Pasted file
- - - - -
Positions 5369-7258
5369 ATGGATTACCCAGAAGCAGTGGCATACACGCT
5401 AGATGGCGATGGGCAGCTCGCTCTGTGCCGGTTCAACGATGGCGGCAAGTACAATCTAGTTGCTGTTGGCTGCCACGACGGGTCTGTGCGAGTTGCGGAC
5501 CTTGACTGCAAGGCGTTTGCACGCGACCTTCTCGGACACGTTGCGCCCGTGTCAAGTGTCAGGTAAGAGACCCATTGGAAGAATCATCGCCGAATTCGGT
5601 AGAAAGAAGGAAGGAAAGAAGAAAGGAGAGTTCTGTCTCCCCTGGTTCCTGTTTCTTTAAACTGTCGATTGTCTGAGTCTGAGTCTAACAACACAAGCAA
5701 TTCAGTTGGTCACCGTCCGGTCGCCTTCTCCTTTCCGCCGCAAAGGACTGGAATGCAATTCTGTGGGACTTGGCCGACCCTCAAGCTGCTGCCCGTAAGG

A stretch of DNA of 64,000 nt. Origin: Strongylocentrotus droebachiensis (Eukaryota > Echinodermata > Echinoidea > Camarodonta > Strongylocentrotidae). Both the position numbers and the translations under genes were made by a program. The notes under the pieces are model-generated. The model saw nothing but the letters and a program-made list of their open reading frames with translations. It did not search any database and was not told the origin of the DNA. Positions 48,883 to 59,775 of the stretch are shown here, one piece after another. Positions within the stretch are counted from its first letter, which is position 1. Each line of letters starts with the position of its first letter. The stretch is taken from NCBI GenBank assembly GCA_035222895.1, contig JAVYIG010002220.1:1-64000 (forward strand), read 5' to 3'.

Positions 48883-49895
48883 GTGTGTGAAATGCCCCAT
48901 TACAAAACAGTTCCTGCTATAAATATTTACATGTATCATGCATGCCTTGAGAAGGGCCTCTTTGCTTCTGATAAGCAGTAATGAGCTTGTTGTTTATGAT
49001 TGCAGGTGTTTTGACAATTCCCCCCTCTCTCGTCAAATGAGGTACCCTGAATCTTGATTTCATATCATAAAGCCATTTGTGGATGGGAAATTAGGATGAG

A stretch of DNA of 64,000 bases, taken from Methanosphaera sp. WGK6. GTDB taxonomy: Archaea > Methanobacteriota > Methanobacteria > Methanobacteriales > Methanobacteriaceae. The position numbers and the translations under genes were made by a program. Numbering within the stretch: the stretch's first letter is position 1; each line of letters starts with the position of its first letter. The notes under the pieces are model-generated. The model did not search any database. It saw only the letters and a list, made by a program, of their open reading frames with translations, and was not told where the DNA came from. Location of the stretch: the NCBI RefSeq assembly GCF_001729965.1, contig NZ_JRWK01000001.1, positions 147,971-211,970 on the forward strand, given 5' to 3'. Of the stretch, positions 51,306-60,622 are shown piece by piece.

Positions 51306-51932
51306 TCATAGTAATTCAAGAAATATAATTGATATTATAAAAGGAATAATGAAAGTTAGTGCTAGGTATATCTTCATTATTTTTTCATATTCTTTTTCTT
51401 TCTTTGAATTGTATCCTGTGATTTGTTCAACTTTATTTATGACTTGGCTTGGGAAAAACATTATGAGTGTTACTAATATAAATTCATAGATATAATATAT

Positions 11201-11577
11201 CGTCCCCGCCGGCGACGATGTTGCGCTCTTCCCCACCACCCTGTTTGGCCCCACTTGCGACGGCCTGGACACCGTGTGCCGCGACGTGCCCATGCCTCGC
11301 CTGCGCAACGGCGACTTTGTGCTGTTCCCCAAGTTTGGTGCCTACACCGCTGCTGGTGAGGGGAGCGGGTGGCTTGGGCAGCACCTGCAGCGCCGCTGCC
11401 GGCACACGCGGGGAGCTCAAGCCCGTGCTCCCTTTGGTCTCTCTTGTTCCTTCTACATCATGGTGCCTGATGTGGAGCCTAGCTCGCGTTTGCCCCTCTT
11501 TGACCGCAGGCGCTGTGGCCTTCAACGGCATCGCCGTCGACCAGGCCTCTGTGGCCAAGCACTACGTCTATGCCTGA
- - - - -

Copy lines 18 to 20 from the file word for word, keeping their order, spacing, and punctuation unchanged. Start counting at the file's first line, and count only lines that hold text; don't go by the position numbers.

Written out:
11301 CTGCGCAACGGCGACTTTGTGCTGTTCCCCAAGTTTGGTGCCTACACCGCTGCTGGTGAGGGGAGCGGGTGGCTTGGGCAGCACCTGCAGCGCCGCTGCC
11401 GGCACACGCGGGGAGCTCAAGCCCGTGCTCCCTTTGGTCTCTCTTGTTCCTTCTACATCATGGTGCCTGATGTGGAGCCTAGCTCGCGTTTGCCCCTCTT
11501 TGACCGCAGGCGCTGTGGCCTTCAACGGCATCGCCGTCGACCAGGCCTCTGTGGCCAAGCACTACGTCTATGCCTGA